Over the past year in King County, heroin deaths have increased by 58 percent, other opioid deaths are down, and methamphetamine deaths—traditionally a very white phenomenon in King County—are beginning to migrate into Native American and African American populations.
Those are a few details from the 2014 Drug Abuse Trends report for the King County area, just released by the University of Washington's Alcohol and Drug Abuse Institute (ADAI) and now available online. As a special addendum to this year's report, both the county sheriff and prosecutor urge anyone witnessing an overdose to call 911—Washington has a Good Samaritan law that stipulates, in the words of prosecutor Dan Satterberg, that "neither the overdose victim nor the people trying to help the victim will find themselves in trouble with the law for illegal drug possession." Please take advantage of it.
Both Caleb Banta-Green (of ADAI) and Shilo Murphy (of the user-driven People's Harm Reduction Alliance) suspect that the rise in local heroin deaths is related to Washington's 2012 laws restricting access to prescription opiates, leading more users to transition toward heroin. (That 2012 law change formalized a process that began back in 2007 with new state guidelines about prescribing opioids.)
"We've had several years of not prescribing [as much], and we're several years away from people being able to regularly buy oxy[codone] on the street," Murphy says. "Anyone who could prolong their pill use has done that and run out of sources... so people transferred off of every opiate they could transfer off of and onto heroin."
Banta-Green points out that the data since 2012 shows "a big increase in deaths among young adults under 30." That is the same population, he says, that's more likely to report that they've come to heroin via prescription opiates: "They're younger users, more naive users, with no tolerance and a higher risk for overdose."
Younger users who overdose tend to show nothing but heroin in the system, he says, while older overdose deaths typically involve more drugs at once—counteracting some current thinking that heroin isn't as risky as was once thought, so long as it isn't combined with alcohol or other drugs. "If you're 50, there's an 80 percent chance there will be other drugs present," he says. "If you're 20, there's only a 50 percent chance."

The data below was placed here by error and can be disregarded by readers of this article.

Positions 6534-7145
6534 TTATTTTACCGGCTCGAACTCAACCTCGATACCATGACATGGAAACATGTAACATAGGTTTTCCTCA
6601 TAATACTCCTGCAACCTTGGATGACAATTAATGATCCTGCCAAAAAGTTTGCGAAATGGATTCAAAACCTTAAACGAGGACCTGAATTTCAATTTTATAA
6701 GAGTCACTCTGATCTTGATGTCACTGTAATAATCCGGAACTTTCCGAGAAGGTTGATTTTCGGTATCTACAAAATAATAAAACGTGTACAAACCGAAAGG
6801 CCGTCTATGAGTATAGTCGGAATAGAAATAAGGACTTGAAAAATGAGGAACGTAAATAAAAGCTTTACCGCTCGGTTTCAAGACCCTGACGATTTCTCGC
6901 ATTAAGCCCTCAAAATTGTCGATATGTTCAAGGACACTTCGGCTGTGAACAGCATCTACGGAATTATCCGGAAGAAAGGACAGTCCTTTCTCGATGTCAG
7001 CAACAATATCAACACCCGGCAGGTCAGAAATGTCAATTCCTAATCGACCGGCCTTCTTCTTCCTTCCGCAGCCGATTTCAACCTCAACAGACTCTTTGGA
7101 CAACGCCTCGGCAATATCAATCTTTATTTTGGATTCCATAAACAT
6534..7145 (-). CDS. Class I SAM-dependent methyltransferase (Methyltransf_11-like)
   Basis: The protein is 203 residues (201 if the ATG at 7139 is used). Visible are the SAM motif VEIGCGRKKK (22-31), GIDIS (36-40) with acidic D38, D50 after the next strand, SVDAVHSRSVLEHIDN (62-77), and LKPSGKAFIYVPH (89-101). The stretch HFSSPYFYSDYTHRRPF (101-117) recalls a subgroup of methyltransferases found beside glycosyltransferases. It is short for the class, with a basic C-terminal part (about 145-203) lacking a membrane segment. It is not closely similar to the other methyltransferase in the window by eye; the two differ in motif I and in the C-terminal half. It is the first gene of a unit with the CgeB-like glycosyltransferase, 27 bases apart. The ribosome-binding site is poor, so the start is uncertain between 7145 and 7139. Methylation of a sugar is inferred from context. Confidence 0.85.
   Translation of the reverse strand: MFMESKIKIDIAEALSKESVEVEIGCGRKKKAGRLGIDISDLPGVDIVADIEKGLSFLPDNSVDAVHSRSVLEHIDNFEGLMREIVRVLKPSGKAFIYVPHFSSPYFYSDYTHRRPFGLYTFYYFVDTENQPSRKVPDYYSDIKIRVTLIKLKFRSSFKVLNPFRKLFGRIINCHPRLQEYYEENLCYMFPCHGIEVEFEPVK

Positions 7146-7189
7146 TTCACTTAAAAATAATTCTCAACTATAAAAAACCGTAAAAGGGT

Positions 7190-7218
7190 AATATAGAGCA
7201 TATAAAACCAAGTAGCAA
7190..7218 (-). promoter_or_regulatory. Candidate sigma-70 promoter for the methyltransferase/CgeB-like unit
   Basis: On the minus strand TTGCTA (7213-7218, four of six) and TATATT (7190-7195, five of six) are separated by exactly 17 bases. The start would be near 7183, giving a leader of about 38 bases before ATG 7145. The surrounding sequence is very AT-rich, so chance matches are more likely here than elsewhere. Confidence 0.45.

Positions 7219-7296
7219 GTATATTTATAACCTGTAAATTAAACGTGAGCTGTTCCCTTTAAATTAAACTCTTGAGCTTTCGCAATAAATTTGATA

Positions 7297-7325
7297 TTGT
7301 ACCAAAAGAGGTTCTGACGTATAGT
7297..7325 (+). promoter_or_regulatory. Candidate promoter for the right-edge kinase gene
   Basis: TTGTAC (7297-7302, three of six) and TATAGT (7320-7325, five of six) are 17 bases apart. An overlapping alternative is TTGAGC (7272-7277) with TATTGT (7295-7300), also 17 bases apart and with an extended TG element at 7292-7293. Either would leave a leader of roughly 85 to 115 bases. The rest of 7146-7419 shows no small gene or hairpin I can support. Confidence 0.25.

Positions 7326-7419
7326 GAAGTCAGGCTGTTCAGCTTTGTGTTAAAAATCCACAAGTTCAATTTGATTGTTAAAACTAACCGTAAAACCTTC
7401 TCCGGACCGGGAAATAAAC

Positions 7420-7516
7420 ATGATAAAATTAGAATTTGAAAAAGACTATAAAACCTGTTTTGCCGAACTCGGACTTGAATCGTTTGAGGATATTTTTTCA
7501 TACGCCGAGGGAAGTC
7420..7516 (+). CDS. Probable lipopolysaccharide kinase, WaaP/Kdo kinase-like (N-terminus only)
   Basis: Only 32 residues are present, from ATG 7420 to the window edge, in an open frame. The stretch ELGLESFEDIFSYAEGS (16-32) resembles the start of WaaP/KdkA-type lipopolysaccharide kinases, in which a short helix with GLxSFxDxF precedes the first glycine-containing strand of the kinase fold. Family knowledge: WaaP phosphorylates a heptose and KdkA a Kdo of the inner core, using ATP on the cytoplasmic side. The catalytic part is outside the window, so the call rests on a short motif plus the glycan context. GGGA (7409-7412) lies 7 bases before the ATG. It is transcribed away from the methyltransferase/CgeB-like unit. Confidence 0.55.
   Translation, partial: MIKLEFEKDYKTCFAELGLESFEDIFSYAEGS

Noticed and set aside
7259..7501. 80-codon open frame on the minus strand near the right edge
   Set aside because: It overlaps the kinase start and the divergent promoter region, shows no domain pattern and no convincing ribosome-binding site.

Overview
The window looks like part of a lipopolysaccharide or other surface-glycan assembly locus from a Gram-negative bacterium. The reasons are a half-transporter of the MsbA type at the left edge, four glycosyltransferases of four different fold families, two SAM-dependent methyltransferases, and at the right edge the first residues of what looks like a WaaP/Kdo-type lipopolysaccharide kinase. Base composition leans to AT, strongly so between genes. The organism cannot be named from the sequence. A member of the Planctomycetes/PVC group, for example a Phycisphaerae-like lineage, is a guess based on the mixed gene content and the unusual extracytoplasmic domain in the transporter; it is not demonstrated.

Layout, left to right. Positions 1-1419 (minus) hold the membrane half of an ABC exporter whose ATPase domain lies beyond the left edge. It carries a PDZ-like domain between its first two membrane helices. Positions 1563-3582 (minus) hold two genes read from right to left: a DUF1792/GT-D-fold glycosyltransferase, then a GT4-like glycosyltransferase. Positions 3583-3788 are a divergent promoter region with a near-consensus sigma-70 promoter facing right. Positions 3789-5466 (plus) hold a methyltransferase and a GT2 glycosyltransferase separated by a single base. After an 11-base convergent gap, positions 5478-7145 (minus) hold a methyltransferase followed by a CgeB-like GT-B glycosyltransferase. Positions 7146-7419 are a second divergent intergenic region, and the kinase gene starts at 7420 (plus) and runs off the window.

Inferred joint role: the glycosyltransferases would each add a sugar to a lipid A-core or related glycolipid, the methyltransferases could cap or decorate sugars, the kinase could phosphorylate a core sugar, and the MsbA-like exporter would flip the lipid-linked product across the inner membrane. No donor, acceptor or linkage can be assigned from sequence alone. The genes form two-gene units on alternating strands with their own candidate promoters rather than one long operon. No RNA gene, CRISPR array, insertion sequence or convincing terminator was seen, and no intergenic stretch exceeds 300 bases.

But Banta-Green also says that heroin deaths have increased across age groups—not just among young and "naive" users. Part of that could be due to a rise in methamphetamine co-use with heroin. ("Methamphetamine speeds up your heart rate," he explains, "creating a greater demand for oxygen and your breathing increases. What do opiates do? Decrease your breathing, making oxygen less present, which kills you.")
The increase in heroin overdose deaths across age lines also suggests that King County is seeing stronger, purer heroin.
"You always hear about purer heroin and I always discount it," Banta-Green says. "But we're seeing more brown powder"—as opposed to the weaker black tar that is usually affiliated with the Northwest—and the unusual increase of overdoses among older, more experienced users. "Is there just more heroin or purer heroin?" he asks. "We don't know, but there's so much use out there, such a big market, you'd think there would be new people coming in to establish themselves with a better, stronger product."
That could result in experienced users accidentally taking much larger doses than they're used to.
"It could be a new heroin distributor still figuring out their method," Banta-Green says. "But to drop 80 percent pure in a place used to 10 percent, for example, would be a recipe for disaster. There's a fine line between having a product people want and a product that kills people."
Murphy says there are rumors about stronger "China white" heroin making the rounds, though Banta-Green says he hasn't seen any evidence of that from crime-lab reports. Banta-Green is also looking for police reports about fentanyl, a powerful synthetic opiate that needle-exchanges were hearing about around 2012, but hasn't seen any of that lately, either. "There is some word about Mexican-produced white powder in nearby regions, but it's not particularly high purity," he says. "It's not the strong, Colombian-type stuff they get on the East Coast."
Both Murphy and Banta-Green say they expect access to naloxone—a drug that can counteract opiate overdoses and, they stress, should be in every user's toolkit—to have improved, but county needle exchanges are conducting their surveys right now so data is not yet available. Naloxone, like the Good Samaritan law, is not grounds for trouble with law enforcement.
"If anyone's getting harassed for having naloxone and getting it confiscated, contact the prosecutor and the sheriff," Banta-Green says. "If anyone is doing that, it's not legal and not good for public health."
Murphy, who founded the first chapter of the Urban Survivor's Union—also known as the "users' union"—says the most important way to keep users healthy, and perhaps even take steps toward treatment, is to try and keep them from feeling alienated, ashamed, and alone.
"If you want to stop overdose deaths," Murphy says, "the key is getting rid of the stigma, loving and respecting people who use, supporting them to use with friends, providing them with education, and not shunning them."
This post has been updated since its original publication.